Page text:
Yoga is derived from the Sanskrit word yuj, which means “to yoke” or “unite.” Yoga is said to have originated in the Indus Valley in Northern India over 5,000 years ago and first appears in ancient texts composed of rituals and chants used by brahmans or priests of that time. As with many philosophies and rituals, yoga has evolved throughout history and is now practiced by over 30 million people around the world.
Probably the most important revision of yoga happened around 500 B.C. with an eight-limbed path set forth by Sage Patanjali in the Yoga Sutras. This path outlines the yamas (social rules), niyamas (self-restraints), asana (physical postures), pranayama (breath techniques), pratyahara (withdrawal of the senses), dharana (concentration), dhyana (meditation), and samhadi (transcendence) (Iyengar, 1979). Each of these limbs have sub-limbs or teachings involving various techniques or practices to achieve certain goals. For example, the yamas are composed of sub-limbs which focus on non-violence, truth-telling, non-stealing, conservation of energy, non-greed, patience, compassion, and more.
It is not very often that we hear of these limbs or teachings during yoga classes. This is because yoga, especially in the West, emphasizes mostly the postures (physical) with some focus on the breath, which may lead to weight loss, increased flexibility, and if practiced consistently, reduced stress. However, it is important to recognize the many other biological, psychological, socio-cultural, and spiritual benefits classical yoga practices (not just physical or breath focused yoga) have on practitioners.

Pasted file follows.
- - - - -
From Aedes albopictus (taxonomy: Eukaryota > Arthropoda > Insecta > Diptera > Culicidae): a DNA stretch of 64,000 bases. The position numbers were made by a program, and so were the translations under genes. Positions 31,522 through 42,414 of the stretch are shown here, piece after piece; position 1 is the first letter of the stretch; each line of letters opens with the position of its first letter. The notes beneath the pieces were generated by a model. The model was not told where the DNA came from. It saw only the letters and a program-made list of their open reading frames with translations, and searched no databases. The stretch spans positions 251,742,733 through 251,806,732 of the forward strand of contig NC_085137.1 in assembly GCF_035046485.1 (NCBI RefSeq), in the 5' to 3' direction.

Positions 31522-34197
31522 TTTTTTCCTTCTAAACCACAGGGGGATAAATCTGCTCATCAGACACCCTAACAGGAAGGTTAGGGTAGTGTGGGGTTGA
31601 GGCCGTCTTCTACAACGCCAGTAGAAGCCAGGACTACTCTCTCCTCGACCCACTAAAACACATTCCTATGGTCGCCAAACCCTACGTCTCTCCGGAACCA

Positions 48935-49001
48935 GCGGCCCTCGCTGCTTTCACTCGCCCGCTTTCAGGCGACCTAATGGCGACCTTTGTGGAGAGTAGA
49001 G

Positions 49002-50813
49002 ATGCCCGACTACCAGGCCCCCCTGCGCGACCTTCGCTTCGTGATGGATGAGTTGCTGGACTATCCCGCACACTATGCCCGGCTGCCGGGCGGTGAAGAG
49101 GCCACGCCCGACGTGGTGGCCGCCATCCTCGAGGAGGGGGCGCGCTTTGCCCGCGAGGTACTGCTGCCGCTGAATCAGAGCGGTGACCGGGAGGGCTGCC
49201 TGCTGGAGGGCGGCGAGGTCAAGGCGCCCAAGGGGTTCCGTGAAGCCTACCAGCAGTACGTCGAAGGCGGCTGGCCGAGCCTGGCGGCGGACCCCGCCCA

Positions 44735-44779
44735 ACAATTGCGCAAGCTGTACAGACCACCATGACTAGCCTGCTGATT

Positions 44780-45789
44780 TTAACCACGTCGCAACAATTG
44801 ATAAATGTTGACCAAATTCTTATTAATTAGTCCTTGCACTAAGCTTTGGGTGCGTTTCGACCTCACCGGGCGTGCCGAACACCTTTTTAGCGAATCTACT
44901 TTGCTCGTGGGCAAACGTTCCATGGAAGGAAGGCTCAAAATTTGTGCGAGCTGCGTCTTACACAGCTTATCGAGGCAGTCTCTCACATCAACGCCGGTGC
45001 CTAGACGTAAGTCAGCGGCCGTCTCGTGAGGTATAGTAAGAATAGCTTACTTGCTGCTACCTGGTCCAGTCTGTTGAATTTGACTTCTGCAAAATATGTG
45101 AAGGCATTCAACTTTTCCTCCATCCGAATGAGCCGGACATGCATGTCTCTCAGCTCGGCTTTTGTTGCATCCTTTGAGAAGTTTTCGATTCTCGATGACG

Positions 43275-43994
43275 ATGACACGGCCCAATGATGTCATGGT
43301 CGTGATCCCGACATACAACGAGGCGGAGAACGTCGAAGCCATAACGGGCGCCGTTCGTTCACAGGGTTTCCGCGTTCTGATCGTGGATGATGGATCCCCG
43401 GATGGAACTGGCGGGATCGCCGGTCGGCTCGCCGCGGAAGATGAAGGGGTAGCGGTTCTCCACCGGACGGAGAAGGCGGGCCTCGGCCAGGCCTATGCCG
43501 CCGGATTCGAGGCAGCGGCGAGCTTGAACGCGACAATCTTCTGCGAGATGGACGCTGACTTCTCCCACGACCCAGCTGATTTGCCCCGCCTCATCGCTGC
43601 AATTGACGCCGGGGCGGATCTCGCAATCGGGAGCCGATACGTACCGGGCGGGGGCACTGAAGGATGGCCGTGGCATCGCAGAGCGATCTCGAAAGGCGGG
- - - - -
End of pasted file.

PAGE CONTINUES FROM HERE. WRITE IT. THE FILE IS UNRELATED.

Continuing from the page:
Over the years yoga has found its way into more settings, such as schools, the medical field, and therapy offices, which has produced a surge in yoga research. Much of this research supports the benefits of traditional yoga styles which include other facets of the yoga practice such as connection, compassion, self-love, and more. In a recent yoga study by Delaney and Anthis (2010), cognitive dissonance therapy out-performed a physical yoga intervention when the practices were tested among individuals dealing with decreased eating and body-image satisfaction. However, in other studies where yoga practices, which emphasized mind-body connection were implemented, it was found that these other types of yoga practices were correlated to increased body image satisfaction. It is also not surprising then that the yamas are being introduced into organization policies in order to bring harmony into the workplace (Corner, 2008).
So how should you practice yoga?
I try to teach each class with a mantra, one of the eight-limbed themes, and a specific pose or breath technique in mind. I also suggest practicing with an open body, heart, and most importantly, mind. Yoga is a ancient practice evolving over thousands of years. It is impossible to study all facets of it in one class, but it is possible to look beyond the physical postures and recognize other elements in which we can grow closer, more connected to ourselves and each other, and honor the traditional teachings of the practice. This can look like you coming back to the theme of the practice again and again even after the class, journaling about it, or applying it into your relationships. In essence connecting that theme to other aspects of your life. Yoga means connection overall, right? 🙃
Corner, P. D. (2008). Workplace spirituality and Business Ethics: Insights from an Eastern spiritual tradition. Journal of Business Ethics, 85(3), 377-389. doi:10.1007/s10551-008-9776-2
Delaney, K., & Anthis, K. (2010). Is women's participation in different types of yoga classes associated with different levels of body awareness satisfaction? International Journal of Yoga Therapy, 20(1), 62-71. doi:10.17761/ijyt.20.1.t44l6656h22735g6